Charles Schwab is one of the few executives in the brokerage business who built an empire by actually caring about his customers.
In an hour-long interview, Schwab told me that when he got into this business it seemed to go against his very grain. He had thought of investing was a way for average Americans to buy homes, fund businesses, and pay for educations, family vacations and retirements. But everyone around him seemed to think of it as a sales program for lining up a steady stream of oversized commissions.
It was a business built on “great salesmanship,” he said. And a business “based upon how much you could extract from the client.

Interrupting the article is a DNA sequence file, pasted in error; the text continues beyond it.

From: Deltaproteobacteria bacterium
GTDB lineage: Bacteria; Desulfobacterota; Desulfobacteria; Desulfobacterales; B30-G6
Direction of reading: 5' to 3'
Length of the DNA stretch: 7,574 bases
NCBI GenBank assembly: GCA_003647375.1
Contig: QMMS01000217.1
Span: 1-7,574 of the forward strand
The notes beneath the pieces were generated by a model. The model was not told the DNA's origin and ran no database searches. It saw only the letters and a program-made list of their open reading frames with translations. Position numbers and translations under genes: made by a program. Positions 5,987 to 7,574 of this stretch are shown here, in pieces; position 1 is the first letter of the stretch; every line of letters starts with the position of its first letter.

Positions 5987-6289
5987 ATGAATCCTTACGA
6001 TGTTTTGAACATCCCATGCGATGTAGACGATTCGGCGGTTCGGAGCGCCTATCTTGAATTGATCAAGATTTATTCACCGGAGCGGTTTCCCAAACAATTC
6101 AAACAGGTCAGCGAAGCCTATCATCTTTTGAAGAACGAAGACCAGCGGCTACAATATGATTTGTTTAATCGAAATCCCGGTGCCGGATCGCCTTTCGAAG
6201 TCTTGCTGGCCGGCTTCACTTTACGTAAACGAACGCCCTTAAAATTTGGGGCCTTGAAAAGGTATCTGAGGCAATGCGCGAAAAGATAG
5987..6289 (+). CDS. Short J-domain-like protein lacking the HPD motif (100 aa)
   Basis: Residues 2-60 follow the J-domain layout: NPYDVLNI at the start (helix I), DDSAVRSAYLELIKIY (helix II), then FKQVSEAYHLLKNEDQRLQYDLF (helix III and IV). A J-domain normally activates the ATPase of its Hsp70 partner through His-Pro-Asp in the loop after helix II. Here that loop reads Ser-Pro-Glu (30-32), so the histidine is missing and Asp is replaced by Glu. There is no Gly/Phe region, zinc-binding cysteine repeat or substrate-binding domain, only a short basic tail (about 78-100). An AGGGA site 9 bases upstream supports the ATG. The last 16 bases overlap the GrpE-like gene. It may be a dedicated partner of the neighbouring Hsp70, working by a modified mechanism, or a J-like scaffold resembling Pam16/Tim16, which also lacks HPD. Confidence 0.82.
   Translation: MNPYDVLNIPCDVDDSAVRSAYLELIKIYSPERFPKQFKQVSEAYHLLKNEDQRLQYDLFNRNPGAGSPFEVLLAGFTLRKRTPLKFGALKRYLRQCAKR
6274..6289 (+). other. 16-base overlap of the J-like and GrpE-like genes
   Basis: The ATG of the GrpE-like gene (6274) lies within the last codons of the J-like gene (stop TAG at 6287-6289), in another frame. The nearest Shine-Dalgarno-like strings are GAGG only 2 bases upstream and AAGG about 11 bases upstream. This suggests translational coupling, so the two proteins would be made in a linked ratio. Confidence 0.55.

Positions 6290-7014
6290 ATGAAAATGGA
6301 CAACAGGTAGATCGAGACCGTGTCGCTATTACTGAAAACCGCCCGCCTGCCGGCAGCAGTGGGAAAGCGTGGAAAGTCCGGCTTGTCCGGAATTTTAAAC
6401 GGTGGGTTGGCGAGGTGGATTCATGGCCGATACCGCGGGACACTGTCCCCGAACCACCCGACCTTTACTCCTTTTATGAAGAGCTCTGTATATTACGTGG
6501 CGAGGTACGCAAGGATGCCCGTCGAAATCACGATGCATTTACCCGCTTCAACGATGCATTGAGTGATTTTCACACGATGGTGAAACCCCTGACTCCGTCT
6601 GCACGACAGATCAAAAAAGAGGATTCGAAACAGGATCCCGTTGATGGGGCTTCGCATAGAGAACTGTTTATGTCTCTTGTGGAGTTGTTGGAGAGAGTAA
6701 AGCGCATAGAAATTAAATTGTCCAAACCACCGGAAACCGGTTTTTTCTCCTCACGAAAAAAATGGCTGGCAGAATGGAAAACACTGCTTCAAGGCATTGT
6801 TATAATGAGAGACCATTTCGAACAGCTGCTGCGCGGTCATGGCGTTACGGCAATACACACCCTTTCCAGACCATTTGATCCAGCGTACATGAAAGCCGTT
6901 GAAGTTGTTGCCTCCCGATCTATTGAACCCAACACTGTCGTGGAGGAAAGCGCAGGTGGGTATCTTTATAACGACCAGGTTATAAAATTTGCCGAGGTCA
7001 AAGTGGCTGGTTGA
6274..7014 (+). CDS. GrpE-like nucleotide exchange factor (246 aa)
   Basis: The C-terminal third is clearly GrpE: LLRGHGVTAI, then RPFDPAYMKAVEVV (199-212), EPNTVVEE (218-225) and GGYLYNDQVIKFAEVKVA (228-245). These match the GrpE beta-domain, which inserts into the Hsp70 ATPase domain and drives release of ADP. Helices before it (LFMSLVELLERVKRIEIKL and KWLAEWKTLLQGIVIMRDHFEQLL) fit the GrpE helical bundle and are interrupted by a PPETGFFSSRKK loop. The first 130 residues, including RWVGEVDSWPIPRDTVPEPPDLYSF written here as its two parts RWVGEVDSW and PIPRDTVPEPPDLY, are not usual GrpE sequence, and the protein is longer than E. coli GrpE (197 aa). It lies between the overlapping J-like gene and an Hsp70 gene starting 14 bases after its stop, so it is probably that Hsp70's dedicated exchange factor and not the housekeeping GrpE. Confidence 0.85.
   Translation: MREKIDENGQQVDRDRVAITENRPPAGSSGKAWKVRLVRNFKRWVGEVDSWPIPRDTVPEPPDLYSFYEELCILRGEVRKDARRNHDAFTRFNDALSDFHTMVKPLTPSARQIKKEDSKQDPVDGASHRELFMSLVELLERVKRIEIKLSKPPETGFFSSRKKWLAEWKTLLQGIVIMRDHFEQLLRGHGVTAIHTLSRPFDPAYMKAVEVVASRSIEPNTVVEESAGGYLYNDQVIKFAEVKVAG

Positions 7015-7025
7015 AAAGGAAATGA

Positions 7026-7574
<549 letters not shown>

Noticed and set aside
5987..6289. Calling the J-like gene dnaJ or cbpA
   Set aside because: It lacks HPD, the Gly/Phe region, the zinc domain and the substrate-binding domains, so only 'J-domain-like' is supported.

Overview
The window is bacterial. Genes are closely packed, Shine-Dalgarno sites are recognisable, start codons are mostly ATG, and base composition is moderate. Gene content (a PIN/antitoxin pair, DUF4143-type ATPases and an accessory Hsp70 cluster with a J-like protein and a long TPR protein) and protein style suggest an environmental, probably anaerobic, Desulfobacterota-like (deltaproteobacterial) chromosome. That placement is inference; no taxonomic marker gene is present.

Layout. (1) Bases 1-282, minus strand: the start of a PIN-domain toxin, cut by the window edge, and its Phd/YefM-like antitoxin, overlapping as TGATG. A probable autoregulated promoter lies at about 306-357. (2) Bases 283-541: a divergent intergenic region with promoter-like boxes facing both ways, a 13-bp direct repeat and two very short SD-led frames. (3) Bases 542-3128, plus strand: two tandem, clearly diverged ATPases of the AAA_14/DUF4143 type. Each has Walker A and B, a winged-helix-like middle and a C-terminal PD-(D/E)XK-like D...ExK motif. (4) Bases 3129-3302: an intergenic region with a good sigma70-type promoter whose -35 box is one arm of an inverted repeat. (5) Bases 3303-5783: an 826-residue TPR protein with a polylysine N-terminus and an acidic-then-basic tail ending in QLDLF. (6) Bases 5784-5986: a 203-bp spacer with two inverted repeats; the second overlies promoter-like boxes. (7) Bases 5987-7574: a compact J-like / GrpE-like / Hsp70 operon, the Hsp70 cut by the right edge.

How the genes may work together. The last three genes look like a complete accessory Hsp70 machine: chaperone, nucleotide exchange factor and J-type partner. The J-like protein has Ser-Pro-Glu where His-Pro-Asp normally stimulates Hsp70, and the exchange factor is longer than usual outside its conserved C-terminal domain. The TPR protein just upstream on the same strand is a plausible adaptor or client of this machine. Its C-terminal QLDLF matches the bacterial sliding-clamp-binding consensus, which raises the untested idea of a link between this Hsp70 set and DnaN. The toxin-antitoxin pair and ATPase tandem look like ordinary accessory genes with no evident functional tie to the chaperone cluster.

“I became aware of all these very bad deals for the average American investor,” he said. “They had to sell crappy stuff to make a lot of money, and they had unlimited upside with commissions.”
“People didn’t understand that when they bought a mutual fund, the next day they lost 8 1/2% because they paid an 8-1/2% load,” he said. “The American public is very trustworthy. It’s amazing. They’re taken advantage of by these hidden costs and hidden expenses,” he said.
Click here to read my story on how Schwab democratized investing for Americans in Investor’s Business Daily.